Outside shareholders asked for hurried-up discovery and a preliminary injunction, arguing that they needed to protect Dish’s bid. LightSquared and its own controlling stakeholder, Philip Falcone’s Harbinger Capital, were so suspicious of Ergen and Dish that Dish was barred from acquiring LightSquared debt. Harbinger later sued Ergen and his company (in an adversary proceeding in LightSquared’s Chapter 11) for conspiring to circumvent that bar. Harbinger has also advanced a reorganization plan for LightSquared that would permit the hedge fund to retain the spectrum licenses.
Dish’s lawyers at Sullivan & Cromwell told Gonzalez in September that the derivative suit – and not Ergen’s supposed conflict – imperiled Dish’s bid for LightSquared. They asked the judge to deny the shareholders’ injunction and discovery motions, arguing that any information obtained by the minority shareholders would boost Harbinger in LightSquared’s adversary proceeding.
Nevertheless, Dish was sufficiently worried about the derivative suit that last month, right before a hearing in Judge Gonzalez’s courtroom, the Dish board suddenly appointed a new two-member special litigation committee to evaluate the claims of minority shareholders. Notably absent from the supposedly independent committee was director Stephen Goodbarn, who had been on the previously disbanded special committee (and, unlike fellow member Howard, didn’t resign from the board). Gonzalez said at last month’s hearing that she’d give the new committee the benefit of the doubt. She ordered minority shareholders to serve a demand on the committee, who she ordered to respond by Oct. 3.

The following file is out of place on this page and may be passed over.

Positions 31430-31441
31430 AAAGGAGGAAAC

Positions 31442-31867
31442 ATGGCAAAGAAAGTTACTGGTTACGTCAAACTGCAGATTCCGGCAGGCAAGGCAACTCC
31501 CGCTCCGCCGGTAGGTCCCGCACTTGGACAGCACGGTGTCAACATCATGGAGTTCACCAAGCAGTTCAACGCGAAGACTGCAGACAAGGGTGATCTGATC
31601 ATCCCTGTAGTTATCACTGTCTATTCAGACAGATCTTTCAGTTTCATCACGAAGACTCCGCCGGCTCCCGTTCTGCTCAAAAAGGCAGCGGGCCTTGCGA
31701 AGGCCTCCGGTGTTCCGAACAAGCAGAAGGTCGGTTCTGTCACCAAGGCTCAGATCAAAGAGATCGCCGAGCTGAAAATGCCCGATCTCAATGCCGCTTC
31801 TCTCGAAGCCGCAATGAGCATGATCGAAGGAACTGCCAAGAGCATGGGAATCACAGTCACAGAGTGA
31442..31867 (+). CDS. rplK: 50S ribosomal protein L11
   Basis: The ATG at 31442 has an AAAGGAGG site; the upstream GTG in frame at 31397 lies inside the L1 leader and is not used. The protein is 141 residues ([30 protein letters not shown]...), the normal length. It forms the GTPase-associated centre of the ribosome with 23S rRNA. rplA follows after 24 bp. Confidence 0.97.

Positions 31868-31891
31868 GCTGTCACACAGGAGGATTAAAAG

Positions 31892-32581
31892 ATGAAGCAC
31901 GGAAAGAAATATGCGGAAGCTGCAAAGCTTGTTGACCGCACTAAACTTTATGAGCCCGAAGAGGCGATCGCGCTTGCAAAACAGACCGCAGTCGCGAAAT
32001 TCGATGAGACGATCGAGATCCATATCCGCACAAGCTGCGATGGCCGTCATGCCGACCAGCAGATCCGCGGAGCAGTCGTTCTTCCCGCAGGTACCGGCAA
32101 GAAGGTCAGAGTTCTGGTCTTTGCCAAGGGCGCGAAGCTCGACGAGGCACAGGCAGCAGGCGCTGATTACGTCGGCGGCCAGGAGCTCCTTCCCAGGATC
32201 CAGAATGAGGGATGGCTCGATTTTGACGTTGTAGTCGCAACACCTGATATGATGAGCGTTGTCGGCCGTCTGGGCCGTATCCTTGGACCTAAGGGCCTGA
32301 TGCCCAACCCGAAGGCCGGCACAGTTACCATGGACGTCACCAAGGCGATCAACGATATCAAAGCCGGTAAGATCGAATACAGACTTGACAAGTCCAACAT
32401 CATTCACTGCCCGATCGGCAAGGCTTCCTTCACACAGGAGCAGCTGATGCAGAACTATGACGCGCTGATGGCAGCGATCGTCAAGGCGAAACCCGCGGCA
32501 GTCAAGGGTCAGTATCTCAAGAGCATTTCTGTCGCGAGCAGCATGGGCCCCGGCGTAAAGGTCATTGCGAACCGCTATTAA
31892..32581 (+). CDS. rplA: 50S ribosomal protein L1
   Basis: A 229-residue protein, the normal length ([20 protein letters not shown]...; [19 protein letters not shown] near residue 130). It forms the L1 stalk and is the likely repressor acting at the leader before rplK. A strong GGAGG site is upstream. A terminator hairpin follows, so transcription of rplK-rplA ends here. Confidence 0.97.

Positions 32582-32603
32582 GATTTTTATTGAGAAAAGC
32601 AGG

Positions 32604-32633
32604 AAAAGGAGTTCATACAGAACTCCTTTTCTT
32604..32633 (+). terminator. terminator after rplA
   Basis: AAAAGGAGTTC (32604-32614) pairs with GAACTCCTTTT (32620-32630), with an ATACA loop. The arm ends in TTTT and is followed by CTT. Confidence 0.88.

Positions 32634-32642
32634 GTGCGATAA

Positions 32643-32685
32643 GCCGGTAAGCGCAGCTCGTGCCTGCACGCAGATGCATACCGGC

Shareholders sent their demand on Sept. 27. “We note our concern that even if the (special litigation committee) members would otherwise like to act independently, Mr. Ergen may simply be too much of a micromanaging controlling shareholder to properly empower and not interfere with the SLC’s actions,” wrote Mark Lebovitch of Bernstein Litowitz in a letter to the committee. “The risks created by Ergen’s undisclosed debt purchases have materialized, and are being exacerbated by Ergen’s refusal to permit independent directors to control Dish’s actions in the bidding process. The board’s refusal to isolate Ergen from influencing Dish’s bid is itself an act of bad faith. Put simply, if any truly independent board learned that one of its directors was the largest creditor of the company’s principal takeover target with a personal financial interest in any bid, that independent board would surely isolate the director/creditor from the company’s assessment and execution of its bidding efforts.”